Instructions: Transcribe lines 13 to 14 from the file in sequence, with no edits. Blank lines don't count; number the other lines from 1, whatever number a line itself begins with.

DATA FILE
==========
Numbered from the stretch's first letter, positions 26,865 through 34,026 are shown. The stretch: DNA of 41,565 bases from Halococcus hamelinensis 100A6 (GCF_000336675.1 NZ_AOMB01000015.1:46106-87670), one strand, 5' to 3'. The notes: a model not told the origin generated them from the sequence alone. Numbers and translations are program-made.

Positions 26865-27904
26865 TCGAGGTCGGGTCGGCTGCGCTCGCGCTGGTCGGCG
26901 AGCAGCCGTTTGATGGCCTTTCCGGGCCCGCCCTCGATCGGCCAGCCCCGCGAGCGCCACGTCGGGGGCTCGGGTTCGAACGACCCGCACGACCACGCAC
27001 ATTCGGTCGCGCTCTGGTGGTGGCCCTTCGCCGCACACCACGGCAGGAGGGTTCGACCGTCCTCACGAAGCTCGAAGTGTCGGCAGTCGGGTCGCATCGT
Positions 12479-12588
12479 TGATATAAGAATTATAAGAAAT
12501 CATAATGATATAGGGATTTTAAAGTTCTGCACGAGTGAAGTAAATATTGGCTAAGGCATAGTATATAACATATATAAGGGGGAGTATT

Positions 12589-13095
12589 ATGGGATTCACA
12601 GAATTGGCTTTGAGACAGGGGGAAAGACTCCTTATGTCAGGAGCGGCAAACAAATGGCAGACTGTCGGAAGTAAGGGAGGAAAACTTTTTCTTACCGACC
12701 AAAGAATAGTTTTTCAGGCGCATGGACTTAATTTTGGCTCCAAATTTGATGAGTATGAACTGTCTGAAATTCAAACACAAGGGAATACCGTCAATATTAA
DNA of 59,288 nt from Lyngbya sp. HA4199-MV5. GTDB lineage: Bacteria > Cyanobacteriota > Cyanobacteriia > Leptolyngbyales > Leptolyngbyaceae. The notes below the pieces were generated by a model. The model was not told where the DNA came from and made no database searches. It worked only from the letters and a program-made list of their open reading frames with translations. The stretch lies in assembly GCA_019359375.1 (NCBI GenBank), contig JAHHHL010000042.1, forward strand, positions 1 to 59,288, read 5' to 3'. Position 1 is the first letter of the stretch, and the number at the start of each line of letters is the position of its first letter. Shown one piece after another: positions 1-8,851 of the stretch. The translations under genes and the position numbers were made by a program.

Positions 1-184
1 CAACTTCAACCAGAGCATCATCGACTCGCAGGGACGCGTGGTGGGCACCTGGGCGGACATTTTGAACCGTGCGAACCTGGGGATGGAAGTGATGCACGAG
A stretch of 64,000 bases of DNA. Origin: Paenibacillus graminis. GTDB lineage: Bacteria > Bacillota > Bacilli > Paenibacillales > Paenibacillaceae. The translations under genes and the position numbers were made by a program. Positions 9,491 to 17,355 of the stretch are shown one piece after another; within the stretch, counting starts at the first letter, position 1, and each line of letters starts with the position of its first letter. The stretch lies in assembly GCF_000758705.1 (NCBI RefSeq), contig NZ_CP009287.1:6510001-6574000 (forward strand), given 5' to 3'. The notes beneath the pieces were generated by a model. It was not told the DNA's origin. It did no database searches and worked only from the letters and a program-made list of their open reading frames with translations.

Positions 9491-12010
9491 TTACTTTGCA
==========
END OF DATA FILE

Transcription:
DNA of 59,288 nt from Lyngbya sp. HA4199-MV5. GTDB lineage: Bacteria > Cyanobacteriota > Cyanobacteriia > Leptolyngbyales > Leptolyngbyaceae. The notes below the pieces were generated by a model. The model was not told where the DNA came from and made no database searches. It worked only from the letters and a program-made list of their open reading frames with translations. The stretch lies in assembly GCA_019359375.1 (NCBI GenBank), contig JAHHHL010000042.1, forward strand, positions 1 to 59,288, read 5' to 3'. Position 1 is the first letter of the stretch, and the number at the start of each line of letters is the position of its first letter. Shown one piece after another: positions 1-8,851 of the stretch. The translations under genes and the position numbers were made by a program.

Positions 1-184